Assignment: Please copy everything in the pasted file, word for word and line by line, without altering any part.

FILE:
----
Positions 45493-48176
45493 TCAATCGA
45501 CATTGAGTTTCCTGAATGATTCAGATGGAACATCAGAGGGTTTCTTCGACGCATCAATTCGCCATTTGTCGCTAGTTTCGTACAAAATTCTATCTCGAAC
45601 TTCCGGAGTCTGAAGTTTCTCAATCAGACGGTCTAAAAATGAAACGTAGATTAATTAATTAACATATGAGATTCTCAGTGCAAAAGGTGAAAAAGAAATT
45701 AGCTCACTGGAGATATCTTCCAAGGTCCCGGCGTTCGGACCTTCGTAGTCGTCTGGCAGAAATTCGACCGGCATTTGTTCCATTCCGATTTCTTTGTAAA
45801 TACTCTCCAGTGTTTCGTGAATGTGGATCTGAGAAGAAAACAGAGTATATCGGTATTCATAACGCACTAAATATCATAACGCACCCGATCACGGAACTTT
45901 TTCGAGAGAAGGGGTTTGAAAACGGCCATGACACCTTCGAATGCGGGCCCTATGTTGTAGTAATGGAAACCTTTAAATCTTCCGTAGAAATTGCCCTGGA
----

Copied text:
Positions 45493-48176
45493 TCAATCGA
45501 CATTGAGTTTCCTGAATGATTCAGATGGAACATCAGAGGGTTTCTTCGACGCATCAATTCGCCATTTGTCGCTAGTTTCGTACAAAATTCTATCTCGAAC
45601 TTCCGGAGTCTGAAGTTTCTCAATCAGACGGTCTAAAAATGAAACGTAGATTAATTAATTAACATATGAGATTCTCAGTGCAAAAGGTGAAAAAGAAATT
45701 AGCTCACTGGAGATATCTTCCAAGGTCCCGGCGTTCGGACCTTCGTAGTCGTCTGGCAGAAATTCGACCGGCATTTGTTCCATTCCGATTTCTTTGTAAA
45801 TACTCTCCAGTGTTTCGTGAATGTGGATCTGAGAAGAAAACAGAGTATATCGGTATTCATAACGCACTAAATATCATAACGCACCCGATCACGGAACTTT
45901 TTCGAGAGAAGGGGTTTGAAAACGGCCATGACACCTTCGAATGCGGGCCCTATGTTGTAGTAATGGAAACCTTTAAATCTTCCGTAGAAATTGCCCTGGA